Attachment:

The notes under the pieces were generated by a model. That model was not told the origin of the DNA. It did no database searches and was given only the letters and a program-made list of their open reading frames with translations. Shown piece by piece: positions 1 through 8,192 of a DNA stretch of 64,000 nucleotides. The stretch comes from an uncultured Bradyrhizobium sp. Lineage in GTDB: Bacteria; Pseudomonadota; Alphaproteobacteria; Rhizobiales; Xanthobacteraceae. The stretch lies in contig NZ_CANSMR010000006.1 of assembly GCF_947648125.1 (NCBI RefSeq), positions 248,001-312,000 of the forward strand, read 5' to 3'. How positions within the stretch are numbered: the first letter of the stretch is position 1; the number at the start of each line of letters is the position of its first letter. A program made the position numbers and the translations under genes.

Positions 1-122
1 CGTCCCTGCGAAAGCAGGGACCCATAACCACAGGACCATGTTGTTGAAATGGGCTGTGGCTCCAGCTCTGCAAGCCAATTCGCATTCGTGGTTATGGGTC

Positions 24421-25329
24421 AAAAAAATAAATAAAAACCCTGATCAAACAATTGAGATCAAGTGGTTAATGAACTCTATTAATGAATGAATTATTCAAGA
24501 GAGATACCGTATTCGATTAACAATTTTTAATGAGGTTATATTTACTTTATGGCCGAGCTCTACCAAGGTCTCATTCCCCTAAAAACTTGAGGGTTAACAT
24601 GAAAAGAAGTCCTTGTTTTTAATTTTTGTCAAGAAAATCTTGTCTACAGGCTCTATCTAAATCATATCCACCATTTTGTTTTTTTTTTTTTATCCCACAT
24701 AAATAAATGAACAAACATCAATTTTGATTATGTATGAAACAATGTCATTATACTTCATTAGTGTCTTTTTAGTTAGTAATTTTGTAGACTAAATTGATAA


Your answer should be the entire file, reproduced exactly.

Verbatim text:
The notes under the pieces were generated by a model. That model was not told the origin of the DNA. It did no database searches and was given only the letters and a program-made list of their open reading frames with translations. Shown piece by piece: positions 1 through 8,192 of a DNA stretch of 64,000 nucleotides. The stretch comes from an uncultured Bradyrhizobium sp. Lineage in GTDB: Bacteria; Pseudomonadota; Alphaproteobacteria; Rhizobiales; Xanthobacteraceae. The stretch lies in contig NZ_CANSMR010000006.1 of assembly GCF_947648125.1 (NCBI RefSeq), positions 248,001-312,000 of the forward strand, read 5' to 3'. How positions within the stretch are numbered: the first letter of the stretch is position 1; the number at the start of each line of letters is the position of its first letter. A program made the position numbers and the translations under genes.

Positions 1-122
1 CGTCCCTGCGAAAGCAGGGACCCATAACCACAGGACCATGTTGTTGAAATGGGCTGTGGCTCCAGCTCTGCAAGCCAATTCGCATTCGTGGTTATGGGTC

Positions 24421-25329
24421 AAAAAAATAAATAAAAACCCTGATCAAACAATTGAGATCAAGTGGTTAATGAACTCTATTAATGAATGAATTATTCAAGA
24501 GAGATACCGTATTCGATTAACAATTTTTAATGAGGTTATATTTACTTTATGGCCGAGCTCTACCAAGGTCTCATTCCCCTAAAAACTTGAGGGTTAACAT
24601 GAAAAGAAGTCCTTGTTTTTAATTTTTGTCAAGAAAATCTTGTCTACAGGCTCTATCTAAATCATATCCACCATTTTGTTTTTTTTTTTTTATCCCACAT
24701 AAATAAATGAACAAACATCAATTTTGATTATGTATGAAACAATGTCATTATACTTCATTAGTGTCTTTTTAGTTAGTAATTTTGTAGACTAAATTGATAA